Unlike baseball, the impact of coaching in football hasn't been entirely debunked. And it won't likely ever be, whatever the truth. I would guess it's pretty damn overrated, though. And I would guess, like baseball, a line coach isn't any more likely to teach an offensive lineman to be a better blocker than a hitting coach is likely to teach a player to be a better hitter. And I would guess, like baseball, the more common impact of coaching is detrimental. That's what I would guess, anyhow.
That's why this excerpt caught my eye.
He and DeBord can be heard shouting "cover" whenever a pass has gone beyond the line of scrimmage. They want the line to drop their blocks at that point and head upfield.
Why? If the receiver fumbles, they'll be in position to recover; if the receiver gets stood up by defenders, they'll come along and blast the pile; if the ball is intercepted, they'll be that much further downfield to make a tackle.
The two `graphs worr(ied) me. I would guess the very small impacts of linemen running upfield, recovering fumbles, blasting the pile and making tackles are all hugely outweighed by the additional risk of injury. A lineman running upfield is much more exposed to the chaos and cheap shots endemic to a football field. So I would guess.
Except, whether the above assertion is true or not, history doesn't bear it out. Solari was the Kansas City Chief's line coach from 1997-2005. His offensive lines enjoyed absolutely remarkable health. In 1997, KC's starting offensive line started 79 of 80 contests. The one missed start was not because injury, but a last shot of redemption in week one for first round bust Trazelle Jenkins. In 2002, 2003, Solari's linemen didn't miss a single start. That near-invincible standard existed throughout Solari's time as offensive line coach in Kansas City. In 9 years, Solari's 1st string made 684 starts in 720 games. That's 95% of games started by the team's best linemen. If we isolate the time from 2001 to 2005, the period I have access to injury data, only 3.25% of all starts have been lost due to injury. If we discount Willie Roaf, who ended his career in 2005 with a nasty hamstring pull, something I think we can be semi-sure is not Solari's fault, that numbers dips further: 1.75%. In 5 years, Kansas City lost 1.75% of all starts because of injury. Wow.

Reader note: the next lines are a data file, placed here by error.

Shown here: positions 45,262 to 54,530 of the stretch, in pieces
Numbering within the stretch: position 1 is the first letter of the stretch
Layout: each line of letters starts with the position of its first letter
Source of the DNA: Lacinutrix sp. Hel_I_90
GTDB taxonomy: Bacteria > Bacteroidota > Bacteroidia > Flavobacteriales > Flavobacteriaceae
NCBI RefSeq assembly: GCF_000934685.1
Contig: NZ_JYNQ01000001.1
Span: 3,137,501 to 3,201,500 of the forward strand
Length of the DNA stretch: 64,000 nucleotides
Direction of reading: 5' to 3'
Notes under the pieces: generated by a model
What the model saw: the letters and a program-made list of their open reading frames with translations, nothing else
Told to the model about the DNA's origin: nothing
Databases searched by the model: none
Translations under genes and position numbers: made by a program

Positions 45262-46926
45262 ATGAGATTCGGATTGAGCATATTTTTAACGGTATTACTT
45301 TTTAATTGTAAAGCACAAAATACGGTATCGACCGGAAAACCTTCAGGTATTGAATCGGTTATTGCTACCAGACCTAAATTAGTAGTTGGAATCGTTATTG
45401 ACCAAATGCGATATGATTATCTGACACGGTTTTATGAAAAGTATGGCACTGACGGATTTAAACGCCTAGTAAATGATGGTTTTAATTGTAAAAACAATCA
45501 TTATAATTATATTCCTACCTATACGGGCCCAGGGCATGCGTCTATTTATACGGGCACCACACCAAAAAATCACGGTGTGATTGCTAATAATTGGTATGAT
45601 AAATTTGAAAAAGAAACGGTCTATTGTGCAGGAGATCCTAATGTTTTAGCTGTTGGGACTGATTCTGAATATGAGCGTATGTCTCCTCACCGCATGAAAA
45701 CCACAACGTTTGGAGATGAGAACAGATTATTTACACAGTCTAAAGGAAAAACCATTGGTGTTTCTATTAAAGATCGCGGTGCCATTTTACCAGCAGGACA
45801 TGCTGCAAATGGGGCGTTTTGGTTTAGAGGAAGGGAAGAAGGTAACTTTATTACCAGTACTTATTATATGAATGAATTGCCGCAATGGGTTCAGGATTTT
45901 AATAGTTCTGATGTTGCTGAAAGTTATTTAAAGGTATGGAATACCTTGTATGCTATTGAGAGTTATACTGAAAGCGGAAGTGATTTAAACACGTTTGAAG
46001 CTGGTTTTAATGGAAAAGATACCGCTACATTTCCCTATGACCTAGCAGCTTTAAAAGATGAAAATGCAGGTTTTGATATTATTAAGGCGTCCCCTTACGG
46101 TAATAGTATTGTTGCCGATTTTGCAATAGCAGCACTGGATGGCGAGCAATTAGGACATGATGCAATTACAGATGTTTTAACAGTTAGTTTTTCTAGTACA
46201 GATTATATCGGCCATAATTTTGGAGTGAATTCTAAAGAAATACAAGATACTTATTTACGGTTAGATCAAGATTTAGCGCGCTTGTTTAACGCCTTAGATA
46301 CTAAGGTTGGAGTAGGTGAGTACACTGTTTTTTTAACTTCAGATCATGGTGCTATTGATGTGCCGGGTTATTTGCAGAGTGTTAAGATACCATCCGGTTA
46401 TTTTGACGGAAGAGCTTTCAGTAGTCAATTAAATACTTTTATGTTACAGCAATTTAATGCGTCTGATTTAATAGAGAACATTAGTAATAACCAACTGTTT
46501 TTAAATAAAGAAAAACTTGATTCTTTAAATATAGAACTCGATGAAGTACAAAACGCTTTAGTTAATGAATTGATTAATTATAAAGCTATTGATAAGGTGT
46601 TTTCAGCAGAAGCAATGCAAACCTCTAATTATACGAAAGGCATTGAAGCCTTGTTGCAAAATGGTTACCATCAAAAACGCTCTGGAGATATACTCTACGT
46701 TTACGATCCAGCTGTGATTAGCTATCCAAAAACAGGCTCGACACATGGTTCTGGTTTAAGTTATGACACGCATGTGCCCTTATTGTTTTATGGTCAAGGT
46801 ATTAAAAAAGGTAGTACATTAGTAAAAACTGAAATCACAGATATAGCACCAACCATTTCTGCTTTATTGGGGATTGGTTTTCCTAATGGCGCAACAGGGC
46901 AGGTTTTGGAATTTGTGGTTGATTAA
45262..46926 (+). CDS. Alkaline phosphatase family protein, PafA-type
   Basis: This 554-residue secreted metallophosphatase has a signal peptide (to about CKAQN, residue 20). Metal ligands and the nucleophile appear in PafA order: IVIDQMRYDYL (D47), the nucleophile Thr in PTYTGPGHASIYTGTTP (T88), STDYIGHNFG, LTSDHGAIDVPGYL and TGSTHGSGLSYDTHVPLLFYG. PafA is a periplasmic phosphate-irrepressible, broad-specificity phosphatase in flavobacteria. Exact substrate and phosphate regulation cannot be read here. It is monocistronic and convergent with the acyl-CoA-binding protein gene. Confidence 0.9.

So, ignore the blowhard at the keyboard. You just keep telling those linemen to run downfield, Mike Solari. In the debate between coaching and innate talent, Mike Solari makes an awful impressive argument for coaching.